Most of the time Jen is able to put aside her questions and desires in order to make sure everyone else’s needs are cared for, but lately they have been pressing in on her. She finds herself close to tears a lot, questioning her worth, questioning her motives, and wondering if she is doing enough for all the people who need her. She feels her sense of self slipping away and is alarmed by feelings of anger, unsettledness, and even depression.
Something not quite right
Jeremy is a gifted entrepreneur who is just starting to achieve recognition for the work his creative company is offering. The phone is ringing with offers of more work than their company can handle, and they have even received a few awards for their work. At the same time, there are internal problems in the company—dissension in the ranks, stress fractures in the leadership, and temptations when he travels.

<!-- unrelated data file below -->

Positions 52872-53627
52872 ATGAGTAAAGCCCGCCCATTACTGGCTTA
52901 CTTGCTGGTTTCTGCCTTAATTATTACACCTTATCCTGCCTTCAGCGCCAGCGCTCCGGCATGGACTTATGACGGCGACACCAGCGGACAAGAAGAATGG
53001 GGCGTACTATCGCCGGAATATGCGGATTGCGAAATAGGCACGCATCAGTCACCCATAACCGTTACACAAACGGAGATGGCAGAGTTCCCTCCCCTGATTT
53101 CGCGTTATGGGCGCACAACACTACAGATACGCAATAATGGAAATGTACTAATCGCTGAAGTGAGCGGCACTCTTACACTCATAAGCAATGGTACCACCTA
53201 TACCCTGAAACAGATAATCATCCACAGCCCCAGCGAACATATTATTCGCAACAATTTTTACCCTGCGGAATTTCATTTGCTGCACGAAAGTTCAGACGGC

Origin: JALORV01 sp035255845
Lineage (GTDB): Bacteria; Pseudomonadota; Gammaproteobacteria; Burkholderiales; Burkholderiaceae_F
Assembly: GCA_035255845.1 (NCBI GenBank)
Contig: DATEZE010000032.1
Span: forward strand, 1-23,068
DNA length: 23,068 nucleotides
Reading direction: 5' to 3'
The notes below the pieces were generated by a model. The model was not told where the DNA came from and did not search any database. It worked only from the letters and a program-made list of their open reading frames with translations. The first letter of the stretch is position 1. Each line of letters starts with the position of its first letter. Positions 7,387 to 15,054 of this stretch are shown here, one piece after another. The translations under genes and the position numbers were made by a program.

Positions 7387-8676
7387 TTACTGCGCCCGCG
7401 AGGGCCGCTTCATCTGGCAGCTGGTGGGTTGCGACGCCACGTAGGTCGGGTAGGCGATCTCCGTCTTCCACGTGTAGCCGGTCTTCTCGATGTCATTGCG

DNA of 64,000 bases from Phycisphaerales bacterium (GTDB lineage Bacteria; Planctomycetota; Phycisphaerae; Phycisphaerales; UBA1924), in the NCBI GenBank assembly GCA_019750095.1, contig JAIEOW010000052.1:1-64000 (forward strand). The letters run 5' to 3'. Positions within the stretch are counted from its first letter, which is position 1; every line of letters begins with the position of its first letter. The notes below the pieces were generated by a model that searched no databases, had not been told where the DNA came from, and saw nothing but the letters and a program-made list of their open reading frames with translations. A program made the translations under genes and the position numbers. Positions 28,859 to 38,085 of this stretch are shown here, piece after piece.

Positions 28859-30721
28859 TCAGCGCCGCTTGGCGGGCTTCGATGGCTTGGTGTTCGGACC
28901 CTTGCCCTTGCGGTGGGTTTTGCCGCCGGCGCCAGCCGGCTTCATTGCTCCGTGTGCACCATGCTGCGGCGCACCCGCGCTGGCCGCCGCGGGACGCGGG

Given the external accolades, he cannot understand why things feel so broken on the inside. He realizes that if he does not get some time away to reflect on what’s really going on, to listen to God, and to get a handle on his motivations and behaviors, he may ruin everything he’s worked so hard for due to bad decision-making— decision-making that is disconnected from discerning God’s presence and activity in his life.
What do Brad, Jen and Jeremy have in common? They all need a retreat!
A generous commitment to our friendship with God